How the Government Monitored Twitter During Baltimore's Freddie Gray Protests
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How the Government Monitored Twitter During Baltimore's Freddie Gray Protests

This month's FOIA should serve as a cautionary note to activists using Twitter and other social media to promote their causes.
May 19, 2016, 12:00amUpdated on May 31, 2016, 8:17pm

This article appeared in the May issue of VICE magazine. Click HERE to subscribe.

After Freddie Gray died from injuries he sustained while in police custody, citizens of Baltimore took to the streets. The death of the 25-year-old African American man in April 2015 sparked many peaceful demonstrations throughout the city, but when riots broke out, the Department of Homeland Security (DHS) monitored Twitter and other social media platforms for "intelligence" about the protests and the protesters.

The DHS discovered a tweet that referenced the riots sent by a "US Person" who apparently "advocated" for the Islamic State and encouraged "users to commit violent acts to include killing police." The DHS feared that the Baltimore protests would become a hotbed of potential terrorist activity, which seems to have provided the agency with the justification to monitor activity that's protected under the First Amendment.

The tweet led the DHS's Intelligence & Analysis (I&A) division to draft an "open source information" report and disseminate it to the intelligence community and federal agencies "with homeland security responsibilities to prevent, deter, or respond to terrorist attacks against the homeland." One of the many sub-offices within the DHS, the I&A has a mission to "equip the Homeland Security Enterprise with the intelligence and information it needs to keep the homeland safe, secure, and resilient."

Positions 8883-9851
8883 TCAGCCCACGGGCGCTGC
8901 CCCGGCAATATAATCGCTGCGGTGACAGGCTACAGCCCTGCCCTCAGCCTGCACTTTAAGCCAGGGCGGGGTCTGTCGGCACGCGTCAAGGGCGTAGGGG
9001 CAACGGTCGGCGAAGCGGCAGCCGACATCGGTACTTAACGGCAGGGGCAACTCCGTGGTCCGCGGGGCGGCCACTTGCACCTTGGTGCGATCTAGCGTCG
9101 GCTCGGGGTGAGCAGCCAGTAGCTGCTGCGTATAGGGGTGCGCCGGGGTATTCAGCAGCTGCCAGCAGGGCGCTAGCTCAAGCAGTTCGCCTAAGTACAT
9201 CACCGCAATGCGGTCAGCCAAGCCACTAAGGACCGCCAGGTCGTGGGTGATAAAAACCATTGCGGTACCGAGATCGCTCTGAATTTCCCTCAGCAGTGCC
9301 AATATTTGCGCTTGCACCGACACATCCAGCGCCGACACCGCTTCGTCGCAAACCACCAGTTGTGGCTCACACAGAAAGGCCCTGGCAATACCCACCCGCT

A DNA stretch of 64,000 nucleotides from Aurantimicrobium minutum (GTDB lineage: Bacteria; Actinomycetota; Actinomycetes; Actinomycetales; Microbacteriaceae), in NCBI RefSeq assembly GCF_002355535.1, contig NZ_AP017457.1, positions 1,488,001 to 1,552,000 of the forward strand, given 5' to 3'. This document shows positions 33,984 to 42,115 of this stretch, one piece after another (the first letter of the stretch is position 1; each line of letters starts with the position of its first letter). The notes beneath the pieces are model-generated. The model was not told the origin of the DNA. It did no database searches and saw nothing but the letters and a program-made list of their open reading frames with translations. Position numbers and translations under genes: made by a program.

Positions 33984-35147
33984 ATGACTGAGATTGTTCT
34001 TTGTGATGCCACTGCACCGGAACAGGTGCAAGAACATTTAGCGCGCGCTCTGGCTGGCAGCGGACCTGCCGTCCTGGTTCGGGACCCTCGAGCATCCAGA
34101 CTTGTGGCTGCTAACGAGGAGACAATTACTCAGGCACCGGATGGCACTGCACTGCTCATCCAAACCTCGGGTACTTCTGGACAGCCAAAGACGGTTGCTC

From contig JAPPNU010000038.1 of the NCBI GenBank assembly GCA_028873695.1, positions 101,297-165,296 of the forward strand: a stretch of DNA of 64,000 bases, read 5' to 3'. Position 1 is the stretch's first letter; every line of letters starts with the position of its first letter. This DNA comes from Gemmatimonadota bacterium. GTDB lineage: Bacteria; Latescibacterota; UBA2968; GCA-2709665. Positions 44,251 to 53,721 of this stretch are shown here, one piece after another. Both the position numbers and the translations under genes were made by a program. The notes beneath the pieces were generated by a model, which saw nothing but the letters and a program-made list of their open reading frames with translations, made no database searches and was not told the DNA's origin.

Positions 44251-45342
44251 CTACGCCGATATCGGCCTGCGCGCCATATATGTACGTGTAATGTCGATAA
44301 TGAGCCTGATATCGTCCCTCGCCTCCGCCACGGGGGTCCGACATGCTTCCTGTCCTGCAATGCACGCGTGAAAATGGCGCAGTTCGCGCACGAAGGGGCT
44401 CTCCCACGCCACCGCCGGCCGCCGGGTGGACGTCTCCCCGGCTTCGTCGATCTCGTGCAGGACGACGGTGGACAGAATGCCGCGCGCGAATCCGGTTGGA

It has become increasingly clear over the years that federal law enforcement agencies view social justice protests as a breeding ground for domestic terrorism and a good source for intelligence gathering. Indeed, as the grand jury in Ferguson, Missouri, considered whether to indict police officer Darren Wilson over the August 2014 shooting death of Michael Brown, an unarmed African American teenager, the DHS was working on a plan to plug federal officers into the protests to perform surveillance and collect intelligence in the crowd.

We wanted to see how the DHS responded to the Freddie Gray protests that followed Ferguson, and if that type of federal government activity extended to Baltimore. One year after we filed a Freedom of Information Act (FOIA) request with the DHS seeking any documents that mentioned or referenced Freddie Gray and the protests that came after his death, the agency sent a heavily redacted copy of the I&A's report (along with a handful of internal DHS emails) that mentioned the Islamic State tweet in the context of the protests. The report should serve as a cautionary note to activists using Twitter and other social media to promote their causes: The DHS says the social media platform is a "constant provider [of intelligence] and is fairly reliable." The agency has, on occasion, monitored certain user accounts.